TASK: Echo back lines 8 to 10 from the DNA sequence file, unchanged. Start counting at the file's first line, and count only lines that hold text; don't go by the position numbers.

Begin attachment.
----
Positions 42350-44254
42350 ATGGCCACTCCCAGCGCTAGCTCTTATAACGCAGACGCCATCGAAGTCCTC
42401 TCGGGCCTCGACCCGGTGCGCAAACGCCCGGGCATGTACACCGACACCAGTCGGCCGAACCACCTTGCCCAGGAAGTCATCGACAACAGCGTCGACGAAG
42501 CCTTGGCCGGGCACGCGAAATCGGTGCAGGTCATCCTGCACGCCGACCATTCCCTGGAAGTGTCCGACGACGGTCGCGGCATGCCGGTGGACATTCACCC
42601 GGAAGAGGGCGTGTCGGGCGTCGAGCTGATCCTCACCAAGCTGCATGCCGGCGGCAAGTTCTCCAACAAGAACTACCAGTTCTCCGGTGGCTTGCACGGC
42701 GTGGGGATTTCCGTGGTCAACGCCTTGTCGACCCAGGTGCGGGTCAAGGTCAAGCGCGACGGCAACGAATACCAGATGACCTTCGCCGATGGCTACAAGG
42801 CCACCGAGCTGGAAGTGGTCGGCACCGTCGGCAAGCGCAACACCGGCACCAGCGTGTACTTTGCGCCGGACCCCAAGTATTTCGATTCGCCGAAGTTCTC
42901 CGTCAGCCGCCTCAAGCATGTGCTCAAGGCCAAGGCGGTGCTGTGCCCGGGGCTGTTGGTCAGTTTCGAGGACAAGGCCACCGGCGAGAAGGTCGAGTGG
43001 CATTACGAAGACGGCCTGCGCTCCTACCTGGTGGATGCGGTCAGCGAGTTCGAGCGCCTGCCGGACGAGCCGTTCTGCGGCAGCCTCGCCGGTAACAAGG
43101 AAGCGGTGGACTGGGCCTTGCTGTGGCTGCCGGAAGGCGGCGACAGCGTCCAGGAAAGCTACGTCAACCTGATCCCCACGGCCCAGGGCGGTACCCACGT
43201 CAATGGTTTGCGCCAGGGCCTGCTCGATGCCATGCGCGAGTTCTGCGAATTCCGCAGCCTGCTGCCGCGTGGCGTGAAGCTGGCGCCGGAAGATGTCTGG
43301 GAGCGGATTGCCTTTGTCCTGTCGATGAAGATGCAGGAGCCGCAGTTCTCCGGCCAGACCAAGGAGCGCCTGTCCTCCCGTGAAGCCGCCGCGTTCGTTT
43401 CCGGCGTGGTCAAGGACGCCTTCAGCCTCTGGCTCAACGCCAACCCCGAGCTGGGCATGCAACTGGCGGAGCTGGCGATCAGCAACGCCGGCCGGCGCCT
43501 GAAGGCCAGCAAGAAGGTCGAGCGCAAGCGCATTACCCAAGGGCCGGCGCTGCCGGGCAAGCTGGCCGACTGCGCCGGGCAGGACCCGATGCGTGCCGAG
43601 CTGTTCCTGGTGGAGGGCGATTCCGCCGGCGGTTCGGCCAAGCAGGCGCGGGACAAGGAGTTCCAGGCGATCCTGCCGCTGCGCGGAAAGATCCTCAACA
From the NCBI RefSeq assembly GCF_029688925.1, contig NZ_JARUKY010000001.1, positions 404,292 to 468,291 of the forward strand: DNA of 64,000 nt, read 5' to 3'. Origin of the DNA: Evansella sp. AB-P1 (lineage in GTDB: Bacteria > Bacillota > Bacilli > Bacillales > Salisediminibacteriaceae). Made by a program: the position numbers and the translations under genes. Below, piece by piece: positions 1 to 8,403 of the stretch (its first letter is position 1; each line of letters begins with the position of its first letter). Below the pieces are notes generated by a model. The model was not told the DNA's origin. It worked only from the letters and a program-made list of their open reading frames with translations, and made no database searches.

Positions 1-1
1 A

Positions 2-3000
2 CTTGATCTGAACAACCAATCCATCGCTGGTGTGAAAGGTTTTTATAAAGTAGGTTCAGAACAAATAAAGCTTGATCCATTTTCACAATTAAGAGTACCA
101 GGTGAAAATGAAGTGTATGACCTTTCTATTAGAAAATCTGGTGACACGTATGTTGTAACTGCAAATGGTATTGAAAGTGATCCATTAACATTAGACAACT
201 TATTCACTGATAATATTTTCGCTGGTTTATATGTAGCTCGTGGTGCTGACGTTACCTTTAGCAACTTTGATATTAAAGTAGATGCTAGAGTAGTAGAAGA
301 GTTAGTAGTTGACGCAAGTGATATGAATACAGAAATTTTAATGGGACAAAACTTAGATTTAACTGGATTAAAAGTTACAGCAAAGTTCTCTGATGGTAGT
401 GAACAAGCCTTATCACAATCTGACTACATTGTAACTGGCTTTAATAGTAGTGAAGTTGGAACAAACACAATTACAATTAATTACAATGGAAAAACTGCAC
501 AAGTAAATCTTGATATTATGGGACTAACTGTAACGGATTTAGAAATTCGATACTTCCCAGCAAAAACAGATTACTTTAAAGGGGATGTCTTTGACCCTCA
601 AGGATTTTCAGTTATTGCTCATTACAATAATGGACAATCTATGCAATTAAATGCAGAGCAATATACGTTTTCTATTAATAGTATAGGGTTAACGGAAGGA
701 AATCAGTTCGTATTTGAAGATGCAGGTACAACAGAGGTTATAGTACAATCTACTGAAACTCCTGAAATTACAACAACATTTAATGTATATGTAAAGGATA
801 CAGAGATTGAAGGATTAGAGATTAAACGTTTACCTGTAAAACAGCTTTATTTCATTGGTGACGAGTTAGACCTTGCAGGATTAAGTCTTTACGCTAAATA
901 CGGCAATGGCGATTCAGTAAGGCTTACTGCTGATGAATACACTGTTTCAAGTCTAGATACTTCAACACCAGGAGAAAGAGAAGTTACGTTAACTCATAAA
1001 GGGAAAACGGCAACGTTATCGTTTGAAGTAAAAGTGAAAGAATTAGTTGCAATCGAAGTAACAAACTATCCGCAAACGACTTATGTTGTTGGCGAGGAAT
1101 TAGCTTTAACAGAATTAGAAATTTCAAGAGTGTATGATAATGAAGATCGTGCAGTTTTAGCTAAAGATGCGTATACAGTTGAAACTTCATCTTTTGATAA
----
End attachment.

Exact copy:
42901 CGTCAGCCGCCTCAAGCATGTGCTCAAGGCCAAGGCGGTGCTGTGCCCGGGGCTGTTGGTCAGTTTCGAGGACAAGGCCACCGGCGAGAAGGTCGAGTGG
43001 CATTACGAAGACGGCCTGCGCTCCTACCTGGTGGATGCGGTCAGCGAGTTCGAGCGCCTGCCGGACGAGCCGTTCTGCGGCAGCCTCGCCGGTAACAAGG
43101 AAGCGGTGGACTGGGCCTTGCTGTGGCTGCCGGAAGGCGGCGACAGCGTCCAGGAAAGCTACGTCAACCTGATCCCCACGGCCCAGGGCGGTACCCACGT